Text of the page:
World Mental Health Day – ‘Mental Health in an Unequal World’

World Mental Health Day

The World Health Organisation recognises World Mental Health Day on 10 October every year. 

The theme of this year’s World Mental Health Day, set by the World Federation for Mental Health, is ‘mental health in an unequal world’. Research has shown that, since the beginning of the pandemic, some of the people struggling the most are those who were already facing considerable challenges in their lives.

World Mental Health Day is an opportunity for us to think about, talk about and share our experiences of mental health. 

In our projects we encourage participants to reflect on the things they can do for their own wellbeing as well as sharing the things they have been struggling with, offering creativity and relaxation techniques in a safe environment, and supporting participants to become active agents in their own recovery and wellbeing. We work in a  person-centred way, allowing individuals to go at their own pace. We offer different arts activities to help participants process their emotions and learning, to express themselves, to have fun and to gain a sense of achievement. We work in a collaborative way with the aim of increasing participants’ self awareness, self confidence, social and communication skills.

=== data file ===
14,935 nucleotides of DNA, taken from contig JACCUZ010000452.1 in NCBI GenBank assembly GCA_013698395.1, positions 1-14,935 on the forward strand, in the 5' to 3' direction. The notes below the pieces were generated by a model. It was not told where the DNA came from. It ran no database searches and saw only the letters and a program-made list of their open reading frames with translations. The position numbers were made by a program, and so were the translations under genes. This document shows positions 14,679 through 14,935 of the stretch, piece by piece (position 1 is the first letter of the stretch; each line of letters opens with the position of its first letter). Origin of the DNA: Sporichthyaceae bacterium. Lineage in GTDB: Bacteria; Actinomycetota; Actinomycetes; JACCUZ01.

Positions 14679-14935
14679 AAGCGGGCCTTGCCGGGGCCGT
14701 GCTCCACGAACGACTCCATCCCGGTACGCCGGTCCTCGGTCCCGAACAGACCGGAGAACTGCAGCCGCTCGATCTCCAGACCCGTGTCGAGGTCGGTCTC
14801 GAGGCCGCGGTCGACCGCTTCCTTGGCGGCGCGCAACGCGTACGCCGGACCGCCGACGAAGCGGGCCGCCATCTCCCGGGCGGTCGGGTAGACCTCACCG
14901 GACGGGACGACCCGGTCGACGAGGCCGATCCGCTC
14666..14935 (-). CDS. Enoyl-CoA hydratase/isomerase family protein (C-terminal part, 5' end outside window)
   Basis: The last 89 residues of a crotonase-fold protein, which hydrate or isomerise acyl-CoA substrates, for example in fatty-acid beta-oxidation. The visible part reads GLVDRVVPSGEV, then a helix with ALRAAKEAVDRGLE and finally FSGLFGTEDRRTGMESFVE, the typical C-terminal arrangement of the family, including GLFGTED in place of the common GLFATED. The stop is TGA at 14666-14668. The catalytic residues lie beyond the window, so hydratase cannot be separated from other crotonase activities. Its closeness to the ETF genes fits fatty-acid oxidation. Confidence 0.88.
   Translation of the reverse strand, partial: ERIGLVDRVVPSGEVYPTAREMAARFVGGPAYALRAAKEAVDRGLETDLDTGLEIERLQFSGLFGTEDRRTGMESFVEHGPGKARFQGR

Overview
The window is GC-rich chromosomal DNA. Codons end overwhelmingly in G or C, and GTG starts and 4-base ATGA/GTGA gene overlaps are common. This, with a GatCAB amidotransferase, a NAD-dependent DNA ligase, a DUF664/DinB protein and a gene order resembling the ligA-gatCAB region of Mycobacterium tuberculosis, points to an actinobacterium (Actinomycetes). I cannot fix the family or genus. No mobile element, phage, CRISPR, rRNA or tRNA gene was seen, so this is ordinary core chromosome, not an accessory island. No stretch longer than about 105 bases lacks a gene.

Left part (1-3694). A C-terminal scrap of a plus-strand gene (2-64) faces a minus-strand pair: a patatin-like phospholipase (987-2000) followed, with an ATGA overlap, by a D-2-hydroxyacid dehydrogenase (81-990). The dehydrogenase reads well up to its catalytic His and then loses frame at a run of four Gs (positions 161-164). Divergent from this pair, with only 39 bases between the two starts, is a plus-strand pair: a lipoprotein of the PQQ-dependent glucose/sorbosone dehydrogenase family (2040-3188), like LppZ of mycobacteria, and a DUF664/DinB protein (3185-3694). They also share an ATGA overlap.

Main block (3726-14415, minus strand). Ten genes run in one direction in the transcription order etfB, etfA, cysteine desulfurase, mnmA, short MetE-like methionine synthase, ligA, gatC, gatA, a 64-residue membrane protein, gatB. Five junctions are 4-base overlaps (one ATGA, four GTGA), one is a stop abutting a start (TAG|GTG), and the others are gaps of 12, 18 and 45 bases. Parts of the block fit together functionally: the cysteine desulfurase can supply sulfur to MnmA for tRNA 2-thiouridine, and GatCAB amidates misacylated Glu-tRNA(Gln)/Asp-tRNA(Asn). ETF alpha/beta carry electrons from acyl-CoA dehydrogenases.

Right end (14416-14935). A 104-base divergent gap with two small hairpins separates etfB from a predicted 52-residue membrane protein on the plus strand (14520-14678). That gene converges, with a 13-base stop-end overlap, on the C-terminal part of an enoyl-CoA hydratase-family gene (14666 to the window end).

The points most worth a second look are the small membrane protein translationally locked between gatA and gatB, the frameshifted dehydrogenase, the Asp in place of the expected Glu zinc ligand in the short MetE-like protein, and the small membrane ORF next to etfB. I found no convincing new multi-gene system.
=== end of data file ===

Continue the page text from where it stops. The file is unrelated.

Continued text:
Some of our Creativity for Wellbeing groups have been exploring and expressing their thoughts on the mental health and inequality theme this week and they wanted to share their thoughts with you in their own words and pictures:

Mental Health in an Unequal World

When you are in hospital with a broken leg or pneumonia you get visited 

by family and friends, you get lots of get well soon cards, maybe even flowers.

When you are on a mental health ward, you may not even get a phone call for days, 

visits are even rarer, and you never get cards.

You are made to feel that being ill is your fault when it is not.

Family and friends may feel ashamed or afraid to help, 

afraid of doing or saying the wrong thing.